Enrique Bonilla Morales
I think young people, mostly, reject old movies before they even watch them. They believe those films are boring and have nothing “new” or different to offer compared to modern movies. I strongly disagree with this statement. I consider that many movies from the 30s, 40s, 50s, 60s, and so on have unique cinematography, storytelling, and music, which makes them beautiful: it’s like reading something from Shakespeare or going to a museum to see a painting from Van Gogh. They are artists and pieces of art that transcend the test of time, and that will be memorable for years to come, even if they are the product of a time that is no longer with us.
I decided to write a series of articles* where I will talk about some of my favorite Horror, Fantasy, and Science Fiction films from different decades. This article will be about Horror movies from 1930 to 1959. I could include many movies, but my regular job and Baking Trance restrict my time only to be able to talk about two of them. Hopefully, you will have something nice to watch for the evening after reading this.* Here are other articles of these series, just follow the links (we will be updating this list): – Classic Movies Cake 1930-1950, Fantasy
– Classic Movies Cake 1930-1959 , Sci Fi
Writing horror for this period of time has been extremely hard. In this era, there are so many great horror films because the silent, golden, and half of the silver age of horror belong to it. The Universal Monsters, Godzilla, King Kong, and many more great monsters and movies are part of this period. It was a great time for horror, and choosing just two films is very hard. In the end, I decided to talk about two horror movies that, although not necessarily the best from this era, represent two parts of horror that I believe are slowly being forgotten by popular media (at least in Mexico). They deserve a little propaganda, and I will contribute to it.
House of Wax (1953)
First, I decided to promote one of my all-time favorite actors: Vincent Price. He is a legend! (Literally, if you consider that he was the first actor to incarnate the principal role in the movie The Last Man on Earth (1964), which is based in the novel I am Legend by Richard Matheson). He appeared in films like The Fly (1958), House of Usher (1960), The Raven (1963), Edward Scissorhands (1990), and many more! His incredible voice, villain laughter and look, make him a famous cultural icon. He has a mini-series with Scooby-Doo, an episode in The Muppet’s show, and he borrowed his voice for Michael Jackon’s Thriller (yes, he is the great creepy narrator on the song) and his look for Marvel’s Dr. Strange!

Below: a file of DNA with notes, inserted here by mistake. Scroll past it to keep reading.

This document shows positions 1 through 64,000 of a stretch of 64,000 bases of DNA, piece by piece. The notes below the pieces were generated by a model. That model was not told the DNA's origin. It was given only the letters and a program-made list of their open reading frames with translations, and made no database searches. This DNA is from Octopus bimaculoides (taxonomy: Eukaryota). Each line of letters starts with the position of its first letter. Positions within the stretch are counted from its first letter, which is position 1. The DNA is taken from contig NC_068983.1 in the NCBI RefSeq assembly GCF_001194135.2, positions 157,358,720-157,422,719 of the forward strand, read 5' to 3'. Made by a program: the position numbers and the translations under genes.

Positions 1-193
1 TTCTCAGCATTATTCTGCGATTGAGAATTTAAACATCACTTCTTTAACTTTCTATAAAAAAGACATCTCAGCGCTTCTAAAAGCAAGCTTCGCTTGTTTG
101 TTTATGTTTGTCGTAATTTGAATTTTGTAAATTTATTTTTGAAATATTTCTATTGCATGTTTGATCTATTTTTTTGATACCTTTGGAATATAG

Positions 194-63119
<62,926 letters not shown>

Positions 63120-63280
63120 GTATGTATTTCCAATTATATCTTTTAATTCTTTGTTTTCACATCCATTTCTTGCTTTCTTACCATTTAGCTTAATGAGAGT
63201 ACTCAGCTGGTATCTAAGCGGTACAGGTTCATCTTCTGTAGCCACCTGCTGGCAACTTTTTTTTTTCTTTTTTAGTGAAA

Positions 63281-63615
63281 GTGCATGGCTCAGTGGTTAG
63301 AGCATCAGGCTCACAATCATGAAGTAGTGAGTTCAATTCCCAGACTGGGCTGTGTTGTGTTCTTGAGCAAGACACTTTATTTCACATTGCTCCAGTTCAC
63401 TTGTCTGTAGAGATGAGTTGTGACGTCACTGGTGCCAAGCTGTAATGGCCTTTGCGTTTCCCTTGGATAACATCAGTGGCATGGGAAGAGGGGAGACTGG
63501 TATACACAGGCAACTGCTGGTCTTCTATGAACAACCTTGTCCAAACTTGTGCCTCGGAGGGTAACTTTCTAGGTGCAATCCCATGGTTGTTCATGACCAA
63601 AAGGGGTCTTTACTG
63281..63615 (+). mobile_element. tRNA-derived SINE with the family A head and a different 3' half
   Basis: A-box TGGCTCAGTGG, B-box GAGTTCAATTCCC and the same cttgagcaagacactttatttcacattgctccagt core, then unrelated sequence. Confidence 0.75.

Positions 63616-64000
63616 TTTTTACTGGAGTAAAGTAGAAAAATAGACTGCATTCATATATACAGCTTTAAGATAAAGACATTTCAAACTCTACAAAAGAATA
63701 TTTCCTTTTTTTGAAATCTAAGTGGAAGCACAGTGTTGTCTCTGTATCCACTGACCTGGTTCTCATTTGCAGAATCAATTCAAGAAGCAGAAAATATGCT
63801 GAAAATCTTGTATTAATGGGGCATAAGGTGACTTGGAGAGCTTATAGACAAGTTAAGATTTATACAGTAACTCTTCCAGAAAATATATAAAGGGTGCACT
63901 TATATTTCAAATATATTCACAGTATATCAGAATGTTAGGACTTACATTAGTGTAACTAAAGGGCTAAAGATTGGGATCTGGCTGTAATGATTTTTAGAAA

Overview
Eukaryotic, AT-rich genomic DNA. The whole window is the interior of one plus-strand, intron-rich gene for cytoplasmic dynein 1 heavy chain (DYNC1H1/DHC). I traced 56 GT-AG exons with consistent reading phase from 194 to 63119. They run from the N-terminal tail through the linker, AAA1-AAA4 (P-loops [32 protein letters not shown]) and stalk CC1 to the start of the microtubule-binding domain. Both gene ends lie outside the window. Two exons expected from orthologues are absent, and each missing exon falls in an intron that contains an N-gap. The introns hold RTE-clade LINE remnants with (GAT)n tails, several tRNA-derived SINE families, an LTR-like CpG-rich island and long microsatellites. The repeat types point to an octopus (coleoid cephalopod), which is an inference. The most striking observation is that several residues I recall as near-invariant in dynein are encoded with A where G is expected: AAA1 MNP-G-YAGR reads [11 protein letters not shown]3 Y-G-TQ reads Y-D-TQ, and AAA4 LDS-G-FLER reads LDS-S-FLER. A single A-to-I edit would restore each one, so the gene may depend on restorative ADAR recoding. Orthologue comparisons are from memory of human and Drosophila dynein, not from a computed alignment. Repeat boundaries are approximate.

I decided to write about House of Wax, not because it is his best movie, but the first movie I saw, where he appears in his classical villain portrait. The movie’s plot is simple and maybe kind of predictable for today’s standards. Professor Henry Jarrod is an expert wax figured sculpture, but he is trapped in a fire along with his sculptures. Sometime later, he reapers to inaugurate a new wax museum, but along with the next museum, a series of strange murders start to happen. If you want to have a general idea of how he transcended as a villain in popular culture, this movie is a great start!
Invasion of the Body Snatchers (1956)
Do you know the feeling of not knowing if someone is infected or not? That the government does not listen to you and believes that you are crazy? The feeling that an inevitable end is coming? It sounds so 2020, right? Well, that’s basically the plot of this movie.
I wanted to talk about Invasion of the Body Snatchers because 50s’ sci-fi horror is slowly being forgotten. It was a difficult time for sci-fi films because the special effects developed by that time were not so good (for some, I love them!), something that current generations seek and require on a modern sci-fi film. However, what makes great these films are not, particularly, their special effects, but the excelling and creative plots, which inspire most of today’s sci-fi blockbusters.
Invasion of the Body Snatchers tells the story of a small fictional town in California, where an alien invasion is starting. However, the aliens do not come in their classic green appearance with big dark eyes and a humanoid look. They are alien plant spores that start replacing humans. A silent and unnoticeable invasion!
Now that we are living a pandemic, I love this movie more than ever. It is a cleaver representation of how regular people worries and acts upon massive dangers, how only the people that live the difficulties worry about the problem, how there are people that have the problem in their noses and still ignore them, and how there are people who strongly fight against this threads, yet, they are treated as if they were insane. If you want to understand why Sci-fi is a great way to transmit important messages to the world, this movie is a great example!
Have you watched these movies? What do you think about old films? Did you like this cake? Please share a slice of your opinion in the Comment Section below! The Bakers are always happy to read about your thoughts!
If you liked this cake, share a slice with your friends!
Featured image taken from flickr.